(RxWiki News) Acupuncture could be effective for treating amblyopia (lazy eye) in some older children, according to a report in Archives of Ophthalmology.
Correcting these types of refractive errors in children with glasses or contact lenses has been shown to be effective for those 3 to 7 years old, but only about 30 percent of older children from 7 to 12 respond to visual correction alone.
For the study, 43 randomly selected children with amblyopia were assigned to the acupuncture group and received five treatments per week targeting five acupoints, where a needle is inserted for the therapy. The other 45 children had their good eye patched for two hours a day and were instructed to do at least one hour of near-vision activities (reading, typing, etc.) with the so-called lazy eye.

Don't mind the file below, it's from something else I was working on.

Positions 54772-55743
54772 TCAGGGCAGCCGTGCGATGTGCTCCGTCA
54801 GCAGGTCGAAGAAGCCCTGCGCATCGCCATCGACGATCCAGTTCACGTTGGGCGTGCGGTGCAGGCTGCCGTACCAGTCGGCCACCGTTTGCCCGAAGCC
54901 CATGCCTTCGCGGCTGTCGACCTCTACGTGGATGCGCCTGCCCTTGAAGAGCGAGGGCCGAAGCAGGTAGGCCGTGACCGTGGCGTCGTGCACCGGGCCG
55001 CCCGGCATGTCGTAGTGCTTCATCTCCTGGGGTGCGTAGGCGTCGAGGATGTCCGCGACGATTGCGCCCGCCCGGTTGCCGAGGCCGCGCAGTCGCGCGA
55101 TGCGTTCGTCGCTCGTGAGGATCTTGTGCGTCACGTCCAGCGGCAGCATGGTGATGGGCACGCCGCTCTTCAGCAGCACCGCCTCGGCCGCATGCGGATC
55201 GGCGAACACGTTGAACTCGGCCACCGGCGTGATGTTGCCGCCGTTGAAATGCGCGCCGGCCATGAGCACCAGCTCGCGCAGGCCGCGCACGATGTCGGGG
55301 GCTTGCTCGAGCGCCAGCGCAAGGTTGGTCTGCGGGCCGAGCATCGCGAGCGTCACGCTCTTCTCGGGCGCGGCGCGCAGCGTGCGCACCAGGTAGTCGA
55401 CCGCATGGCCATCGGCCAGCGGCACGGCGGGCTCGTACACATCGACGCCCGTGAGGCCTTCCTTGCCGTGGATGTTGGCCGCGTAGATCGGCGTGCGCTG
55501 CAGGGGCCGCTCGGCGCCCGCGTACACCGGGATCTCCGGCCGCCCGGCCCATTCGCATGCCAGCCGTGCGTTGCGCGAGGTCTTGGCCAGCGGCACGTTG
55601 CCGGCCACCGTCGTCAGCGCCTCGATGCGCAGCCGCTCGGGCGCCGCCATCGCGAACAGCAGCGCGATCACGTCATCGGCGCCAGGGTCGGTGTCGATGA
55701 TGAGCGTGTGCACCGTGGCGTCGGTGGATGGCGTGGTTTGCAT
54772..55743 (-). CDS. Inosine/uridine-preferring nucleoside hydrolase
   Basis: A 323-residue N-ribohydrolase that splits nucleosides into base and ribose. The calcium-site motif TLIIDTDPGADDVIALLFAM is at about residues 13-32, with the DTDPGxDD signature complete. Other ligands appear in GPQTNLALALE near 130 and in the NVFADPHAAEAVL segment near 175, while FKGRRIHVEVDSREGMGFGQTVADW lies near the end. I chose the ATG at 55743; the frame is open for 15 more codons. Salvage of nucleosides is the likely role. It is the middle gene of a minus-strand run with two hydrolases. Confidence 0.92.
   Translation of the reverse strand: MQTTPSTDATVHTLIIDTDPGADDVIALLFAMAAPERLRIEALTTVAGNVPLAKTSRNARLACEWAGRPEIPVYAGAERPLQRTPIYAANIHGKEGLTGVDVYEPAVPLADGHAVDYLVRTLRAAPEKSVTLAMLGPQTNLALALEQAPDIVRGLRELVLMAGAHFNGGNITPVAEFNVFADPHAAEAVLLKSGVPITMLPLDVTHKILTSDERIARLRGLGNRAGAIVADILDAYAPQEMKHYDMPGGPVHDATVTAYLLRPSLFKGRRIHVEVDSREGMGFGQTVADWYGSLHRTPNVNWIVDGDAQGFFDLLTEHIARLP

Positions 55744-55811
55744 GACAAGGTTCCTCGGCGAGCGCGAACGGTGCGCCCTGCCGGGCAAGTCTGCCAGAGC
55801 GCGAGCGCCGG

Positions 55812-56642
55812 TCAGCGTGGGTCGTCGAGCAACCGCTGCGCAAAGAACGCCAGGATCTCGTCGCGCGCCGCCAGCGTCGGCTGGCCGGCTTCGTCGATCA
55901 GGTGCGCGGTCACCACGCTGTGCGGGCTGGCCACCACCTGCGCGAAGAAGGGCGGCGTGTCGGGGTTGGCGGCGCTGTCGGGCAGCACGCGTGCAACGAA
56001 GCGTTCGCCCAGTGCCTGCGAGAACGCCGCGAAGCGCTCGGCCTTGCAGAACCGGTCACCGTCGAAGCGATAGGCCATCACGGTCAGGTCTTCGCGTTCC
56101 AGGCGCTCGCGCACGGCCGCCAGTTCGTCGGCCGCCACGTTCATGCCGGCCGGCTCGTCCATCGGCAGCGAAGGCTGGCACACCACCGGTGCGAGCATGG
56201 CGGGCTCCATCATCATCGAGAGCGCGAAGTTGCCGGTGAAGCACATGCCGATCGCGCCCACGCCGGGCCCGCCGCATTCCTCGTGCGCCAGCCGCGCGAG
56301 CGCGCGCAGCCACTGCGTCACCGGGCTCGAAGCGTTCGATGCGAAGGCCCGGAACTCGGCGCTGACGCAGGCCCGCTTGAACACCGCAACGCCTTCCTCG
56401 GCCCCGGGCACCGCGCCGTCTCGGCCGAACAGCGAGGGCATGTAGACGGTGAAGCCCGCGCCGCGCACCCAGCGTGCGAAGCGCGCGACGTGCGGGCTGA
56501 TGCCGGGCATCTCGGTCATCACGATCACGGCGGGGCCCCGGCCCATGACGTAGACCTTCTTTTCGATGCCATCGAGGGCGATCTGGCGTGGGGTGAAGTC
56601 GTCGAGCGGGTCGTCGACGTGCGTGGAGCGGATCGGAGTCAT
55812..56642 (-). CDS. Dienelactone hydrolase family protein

After 15 weeks, vision acuity (determined by the lines you read during an eye exam) improved by pproximatey 1.8 lines in those who were patched and by 2.3 lines in those who underwent acupuncture. Of the patching group, an improvement of two lines or more occurred in 28 (or 66.7 percent) of the patients, while 31 (or 75.6 percent) of those in the acupuncture group showed improvement by two lines or more. Even more startling, lazy eye was considered resolved in 16.7 percent of patched eyes and 41.5 percent of eyes in the acupuncture group.
"Although the treatment effect of acupuncture appears promising, the mechanism underlying its success as a treatment for amblyopia remains unclear," wrote the authors.
About 0.3 percent to 5 percent of individuals worldwide have amblyopia. About a third to one-half of these cases is caused by differences in the degree of nearsightedness or farsightedness between the two eyes, a condition known as anisometropia.